(f) Groundwater Storage and Recovery Database

$400,000 the second year is from the trust fund to the commissioner of natural resources to complete a centralized aquifer property database to provide needed data for site characterization.

(g) Rural and Farmstead Ring Levees

$360,000 the second year is from the trust fund to the commissioner of natural resources for grants to assist in constructing rural and farmstead ring levees for flood protection in the Red River watershed. A grant may not exceed 50 percent of the cost of the project.

(h) Replacing Failing Septic Systems to Protect Groundwater

$2,000,000 the second year is from the trust fund to the commissioner of the Pollution Control Agency to counties for grants to low-income landowners to address septic systems that pose an imminent threat to public health or safety or fail to protect groundwater. The issuance of a loan under Minnesota Statutes, section 17.117, for the purpose of replacing a failed septic system, shall not preclude a rural landowner from obtaining a grant under this paragraph or vice versa. This appropriation is available until June 30, 2025.

(i) Forever Green

$763,000 the second year is from the trust fund to the commissioner of agriculture for grants to the Board of Regents of the University of Minnesota to fund the Forever Green Agriculture Initiative and protect the state's natural resources while increasing the efficiency, profitability, and productivity of Minnesota farmers by incorporating perennial and winter-annual crops into existing agricultural practices.

(j) Pig's Eye Landfill Task Force

$800,000 the second year is from the trust fund to the commissioner of the Pollution Control Agency to establish a Pig's Eye Landfill Task Force to coordinate efforts to remediate and restore the Pig's Eye Landfill Superfund site and address perfluoroalkyl and polyfluoroalkyl substances (PFAS) contamination of Battle Creek, Pig's Eye Lake, and nearby groundwater. The task force must be made up of at least the commissioner of the Pollution Control Agency, the commissioner of natural resources, the commissioner of health, a representative from the Metropolitan Council, a representative from the city of St. Paul, a representative from the city of South St. Paul, a representative from the city of Newport, a representative from Ramsey County, a representative from Dakota County, a representative from Washington County, and representatives from relevant federal agencies. The task force is subject to Minnesota Statutes, section 15.059, subdivision 6. The task force must submit an annual report to the chairs and ranking minority members of the legislative committees and divisions with jurisdiction over the environment and natural resources on the status of the task force's work. The final report is due February 15, 2026. The task force expires June 30, 2026. This appropriation is available until June 30, 2026.

(k) Developing Markets for Continuous Living Cover Crops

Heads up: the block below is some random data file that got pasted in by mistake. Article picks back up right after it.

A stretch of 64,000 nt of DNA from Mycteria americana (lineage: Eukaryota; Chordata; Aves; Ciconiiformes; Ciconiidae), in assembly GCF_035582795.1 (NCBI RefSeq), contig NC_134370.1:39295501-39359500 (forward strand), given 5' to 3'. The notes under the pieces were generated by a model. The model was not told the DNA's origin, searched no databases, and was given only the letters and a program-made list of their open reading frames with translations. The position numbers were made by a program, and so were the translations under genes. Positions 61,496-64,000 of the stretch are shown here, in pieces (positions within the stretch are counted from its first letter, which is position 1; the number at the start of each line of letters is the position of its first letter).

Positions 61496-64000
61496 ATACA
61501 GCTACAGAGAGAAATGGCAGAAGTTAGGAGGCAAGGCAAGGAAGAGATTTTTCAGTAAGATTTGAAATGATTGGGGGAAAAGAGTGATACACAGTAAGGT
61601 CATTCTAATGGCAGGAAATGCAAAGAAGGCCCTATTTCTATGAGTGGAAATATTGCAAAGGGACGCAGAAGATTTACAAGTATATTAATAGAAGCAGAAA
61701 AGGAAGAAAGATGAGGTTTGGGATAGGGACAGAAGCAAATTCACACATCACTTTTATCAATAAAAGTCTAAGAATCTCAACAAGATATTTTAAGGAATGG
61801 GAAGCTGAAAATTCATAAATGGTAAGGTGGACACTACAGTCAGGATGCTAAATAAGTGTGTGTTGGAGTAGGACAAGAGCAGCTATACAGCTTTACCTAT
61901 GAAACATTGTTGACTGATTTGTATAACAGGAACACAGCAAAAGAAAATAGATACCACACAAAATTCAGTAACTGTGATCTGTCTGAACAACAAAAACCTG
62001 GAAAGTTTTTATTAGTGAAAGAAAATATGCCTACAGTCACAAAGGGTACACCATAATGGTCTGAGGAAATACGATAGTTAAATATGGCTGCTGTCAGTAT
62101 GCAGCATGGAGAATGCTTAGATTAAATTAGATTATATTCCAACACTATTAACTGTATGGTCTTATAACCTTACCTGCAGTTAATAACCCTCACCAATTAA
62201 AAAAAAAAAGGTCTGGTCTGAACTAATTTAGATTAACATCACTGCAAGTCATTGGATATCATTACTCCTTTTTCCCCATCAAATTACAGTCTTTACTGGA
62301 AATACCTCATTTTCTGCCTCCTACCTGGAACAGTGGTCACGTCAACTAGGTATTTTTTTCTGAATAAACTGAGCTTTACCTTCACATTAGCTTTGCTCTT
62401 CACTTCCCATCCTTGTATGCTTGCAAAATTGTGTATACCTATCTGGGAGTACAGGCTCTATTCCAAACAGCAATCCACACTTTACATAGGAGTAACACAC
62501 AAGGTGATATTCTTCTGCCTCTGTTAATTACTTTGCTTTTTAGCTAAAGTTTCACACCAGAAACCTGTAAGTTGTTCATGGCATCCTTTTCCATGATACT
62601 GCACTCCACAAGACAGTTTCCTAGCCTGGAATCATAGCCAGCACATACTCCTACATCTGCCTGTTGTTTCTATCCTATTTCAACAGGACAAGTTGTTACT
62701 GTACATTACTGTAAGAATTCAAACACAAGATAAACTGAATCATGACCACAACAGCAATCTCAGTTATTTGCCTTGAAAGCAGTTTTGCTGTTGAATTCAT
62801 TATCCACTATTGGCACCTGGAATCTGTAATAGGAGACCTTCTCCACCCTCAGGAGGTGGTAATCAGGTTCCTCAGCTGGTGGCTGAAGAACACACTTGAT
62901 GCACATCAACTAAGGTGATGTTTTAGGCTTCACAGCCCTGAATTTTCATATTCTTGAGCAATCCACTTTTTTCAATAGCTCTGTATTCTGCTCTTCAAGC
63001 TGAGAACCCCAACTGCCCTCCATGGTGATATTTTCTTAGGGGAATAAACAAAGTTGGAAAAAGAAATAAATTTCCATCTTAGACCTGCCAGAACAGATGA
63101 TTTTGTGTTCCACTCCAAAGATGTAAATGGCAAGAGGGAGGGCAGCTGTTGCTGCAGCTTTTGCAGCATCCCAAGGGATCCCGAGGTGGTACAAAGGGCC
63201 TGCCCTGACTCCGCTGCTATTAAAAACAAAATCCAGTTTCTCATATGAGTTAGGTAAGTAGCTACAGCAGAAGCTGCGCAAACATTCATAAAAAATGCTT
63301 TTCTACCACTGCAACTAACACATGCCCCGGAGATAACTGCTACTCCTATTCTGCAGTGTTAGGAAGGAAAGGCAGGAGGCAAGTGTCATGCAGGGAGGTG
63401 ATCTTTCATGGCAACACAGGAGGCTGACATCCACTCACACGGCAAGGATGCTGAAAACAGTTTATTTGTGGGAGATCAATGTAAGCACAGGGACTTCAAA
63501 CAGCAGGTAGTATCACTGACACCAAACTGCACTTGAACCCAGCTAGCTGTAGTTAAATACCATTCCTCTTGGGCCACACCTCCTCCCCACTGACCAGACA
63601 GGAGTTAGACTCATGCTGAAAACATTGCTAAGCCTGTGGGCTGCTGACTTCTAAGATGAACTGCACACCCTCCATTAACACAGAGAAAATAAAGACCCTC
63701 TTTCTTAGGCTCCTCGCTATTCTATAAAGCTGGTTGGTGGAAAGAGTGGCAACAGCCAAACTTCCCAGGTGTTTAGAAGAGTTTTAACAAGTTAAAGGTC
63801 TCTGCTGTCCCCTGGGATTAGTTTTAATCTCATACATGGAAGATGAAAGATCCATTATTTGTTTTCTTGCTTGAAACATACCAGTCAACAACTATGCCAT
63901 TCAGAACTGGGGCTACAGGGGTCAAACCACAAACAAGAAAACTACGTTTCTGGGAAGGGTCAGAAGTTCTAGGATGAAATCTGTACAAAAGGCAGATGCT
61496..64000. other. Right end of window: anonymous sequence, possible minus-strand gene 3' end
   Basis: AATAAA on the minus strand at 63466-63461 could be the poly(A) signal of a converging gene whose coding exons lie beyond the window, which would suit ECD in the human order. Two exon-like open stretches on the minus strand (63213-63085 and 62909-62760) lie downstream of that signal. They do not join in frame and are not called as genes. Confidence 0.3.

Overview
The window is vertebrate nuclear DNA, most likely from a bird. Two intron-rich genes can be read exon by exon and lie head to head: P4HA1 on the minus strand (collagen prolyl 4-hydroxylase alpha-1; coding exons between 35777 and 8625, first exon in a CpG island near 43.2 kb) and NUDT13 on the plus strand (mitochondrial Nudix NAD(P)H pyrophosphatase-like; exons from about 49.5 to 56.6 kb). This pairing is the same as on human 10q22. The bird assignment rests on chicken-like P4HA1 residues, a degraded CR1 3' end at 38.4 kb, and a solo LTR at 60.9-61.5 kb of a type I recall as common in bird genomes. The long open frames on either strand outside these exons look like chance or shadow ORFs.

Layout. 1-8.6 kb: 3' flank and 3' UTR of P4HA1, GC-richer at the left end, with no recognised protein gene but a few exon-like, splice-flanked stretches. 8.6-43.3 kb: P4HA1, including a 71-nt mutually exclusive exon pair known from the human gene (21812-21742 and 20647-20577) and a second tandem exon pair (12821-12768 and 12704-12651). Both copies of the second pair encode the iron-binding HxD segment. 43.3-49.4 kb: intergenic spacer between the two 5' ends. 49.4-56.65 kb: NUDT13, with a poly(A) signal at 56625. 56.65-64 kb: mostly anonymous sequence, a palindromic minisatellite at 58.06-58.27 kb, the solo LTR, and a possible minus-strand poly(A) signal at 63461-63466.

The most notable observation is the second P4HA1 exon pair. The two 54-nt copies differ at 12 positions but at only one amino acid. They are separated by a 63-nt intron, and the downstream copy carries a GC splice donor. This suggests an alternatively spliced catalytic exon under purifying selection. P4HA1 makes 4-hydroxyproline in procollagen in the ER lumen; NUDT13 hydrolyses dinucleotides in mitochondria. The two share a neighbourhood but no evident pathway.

$500,000 the second year is from the trust fund to the commissioner of agriculture for grants to organizations in Minnesota to develop enterprises, supply chains, and markets for continuous living cover crops and cropping systems in the early stage of commercial development, including but not limited to regenerative poultry silvopasture systems, Kernza perennial grain, winter camelina, and elderberry.

Subd. 11.

Administrative

-0- 132,000

$132,000 the second year is from the trust fund to the commissioner of natural resources, at the direction of the Legislative-Citizen Commission on Minnesota Resources, for expenses incurred in preparing and administering contracts, including for the agreements specified in this section.

Subd. 12.

Availability of Appropriations

Money appropriated in this section may not be spent on activities unless they are directly related to and necessary for a specific appropriation and are specified in the work plan approved by the Legislative-Citizen Commission on Minnesota Resources. Money appropriated in this section must not be spent on indirect costs or other institutional overhead charges that are not directly related to and necessary for a specific appropriation. Costs that are directly related to and necessary for an appropriation, including financial services, human resources, information services, rent, and utilities, are eligible only if the costs can be clearly justified and individually documented specific to the appropriation's purpose and would not be generated by the recipient but for receipt of the appropriation. No broad allocations for costs in either dollars or percentages are allowed. Unless otherwise provided, the amounts in this section are available for three years beginning July 1, 2022, and ending June 30, 2025, when projects must be completed and final products delivered. For acquisition of real property, the appropriations in this section are available for an additional fiscal year if a binding contract for acquisition of the real property is entered into before the expiration date of the appropriation. If a project receives a federal award, the period of the appropriation is extended to equal the federal award periLod to a maximum trust fund appropriation length of six years.

Subd. 13.

Data Availability Requirements Data